Frankly, if you design and build a stand yourself, or at the very least, get a stand built by a manufacturer, as long as it is level, and the ground is level, and the aquarium on it is designed for it to be held on it, it should be more than adequate for the little quakes we get each year.

    Cat blocks, like those in your picture are not recommended over a traditionally built stands by me as a safer alternative. If anything, they are a less expensive *temporary* choice.

    A cat block is designed to be held up in a staggered configuration with cement and rebar.

    By itself, it is not structurally sound, and I would highly recommend *against* it if you were seeking peace of mind.

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    SCAPE Member Just Planted ichthyogeek's Avatar
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    Ah, sigh* I was really hoping that I could get away with the cheapest stand available so I could max out on fish immediately. Oh well. I guess the next steps are to see if I can get away with a prefab stand like the following, that I think (???) can be anchored to the load bearing point in the walls:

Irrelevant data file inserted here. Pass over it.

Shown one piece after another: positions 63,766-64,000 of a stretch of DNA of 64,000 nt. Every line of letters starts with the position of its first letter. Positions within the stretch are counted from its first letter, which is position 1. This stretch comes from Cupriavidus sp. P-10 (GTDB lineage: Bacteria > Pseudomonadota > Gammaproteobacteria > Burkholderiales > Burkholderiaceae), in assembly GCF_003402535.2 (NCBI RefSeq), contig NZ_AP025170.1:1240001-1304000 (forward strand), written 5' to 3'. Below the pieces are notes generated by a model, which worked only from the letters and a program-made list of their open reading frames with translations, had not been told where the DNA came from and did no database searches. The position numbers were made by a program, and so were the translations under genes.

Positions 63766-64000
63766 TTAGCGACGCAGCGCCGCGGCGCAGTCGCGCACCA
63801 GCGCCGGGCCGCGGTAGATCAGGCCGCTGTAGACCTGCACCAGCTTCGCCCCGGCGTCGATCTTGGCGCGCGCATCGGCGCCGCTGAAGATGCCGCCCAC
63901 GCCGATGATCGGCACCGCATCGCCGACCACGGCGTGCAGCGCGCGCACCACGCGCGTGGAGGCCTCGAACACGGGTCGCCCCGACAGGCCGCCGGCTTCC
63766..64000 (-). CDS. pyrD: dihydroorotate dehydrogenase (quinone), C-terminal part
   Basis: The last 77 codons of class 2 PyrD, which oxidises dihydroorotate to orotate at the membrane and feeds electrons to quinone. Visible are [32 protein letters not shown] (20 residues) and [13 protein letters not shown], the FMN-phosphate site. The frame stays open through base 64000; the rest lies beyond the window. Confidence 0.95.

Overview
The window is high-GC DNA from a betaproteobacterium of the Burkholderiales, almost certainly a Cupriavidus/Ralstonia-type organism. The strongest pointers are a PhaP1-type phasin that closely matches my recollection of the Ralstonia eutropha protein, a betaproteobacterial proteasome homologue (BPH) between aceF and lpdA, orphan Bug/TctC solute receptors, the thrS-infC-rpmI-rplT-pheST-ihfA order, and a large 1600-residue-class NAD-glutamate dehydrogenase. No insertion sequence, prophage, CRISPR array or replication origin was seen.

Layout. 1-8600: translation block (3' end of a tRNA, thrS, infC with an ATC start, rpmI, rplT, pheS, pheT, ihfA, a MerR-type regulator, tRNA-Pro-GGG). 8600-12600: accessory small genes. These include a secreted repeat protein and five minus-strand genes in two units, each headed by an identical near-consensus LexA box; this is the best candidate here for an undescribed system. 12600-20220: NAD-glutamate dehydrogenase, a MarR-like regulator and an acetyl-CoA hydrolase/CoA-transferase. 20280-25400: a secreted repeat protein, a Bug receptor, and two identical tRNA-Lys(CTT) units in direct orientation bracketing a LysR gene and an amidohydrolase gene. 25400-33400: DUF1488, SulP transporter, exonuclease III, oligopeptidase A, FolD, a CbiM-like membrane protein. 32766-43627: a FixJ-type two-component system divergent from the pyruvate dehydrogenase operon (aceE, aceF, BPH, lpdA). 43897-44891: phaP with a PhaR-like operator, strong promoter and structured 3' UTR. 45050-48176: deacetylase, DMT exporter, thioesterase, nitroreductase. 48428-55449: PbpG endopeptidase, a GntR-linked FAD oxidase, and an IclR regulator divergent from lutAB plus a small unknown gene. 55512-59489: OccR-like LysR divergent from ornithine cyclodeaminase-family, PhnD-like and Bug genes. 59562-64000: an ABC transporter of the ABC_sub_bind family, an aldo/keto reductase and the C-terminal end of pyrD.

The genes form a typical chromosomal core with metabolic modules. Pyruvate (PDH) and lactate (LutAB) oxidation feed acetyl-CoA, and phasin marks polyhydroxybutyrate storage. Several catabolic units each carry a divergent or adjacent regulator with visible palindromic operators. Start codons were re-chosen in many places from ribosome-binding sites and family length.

https://www.homedepot.com/p/Muscle-R...5PBB/305553565

    https://www.lowes.com/pd/edsal-Muscl...g-Unit/3529780

    https://www.costco.com/saferacks-gar...100480517.html

    I think that maybe these "muscle racks" might work? If they do, then I have to connect them to a load bearing stud, right? Does that mean that I need to buy some sort of extra material like a hook or something that will connect to the wall? I'd still have to do a cost-benefit analysis to see which is cheaper (a DIY stand or these), or is this another temporary choice?

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    SCAPE Member SCAPEr Barliman's Avatar
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    Bear in mind that, however much your stand is secure, the tank is still separate and, with enough force, will move. An acquaintance had a 60-gallon tank that rocketed off the stand during the Northridge quake and smashed when it hit the living room floor. Thankfully, quakes as strong as that are rare.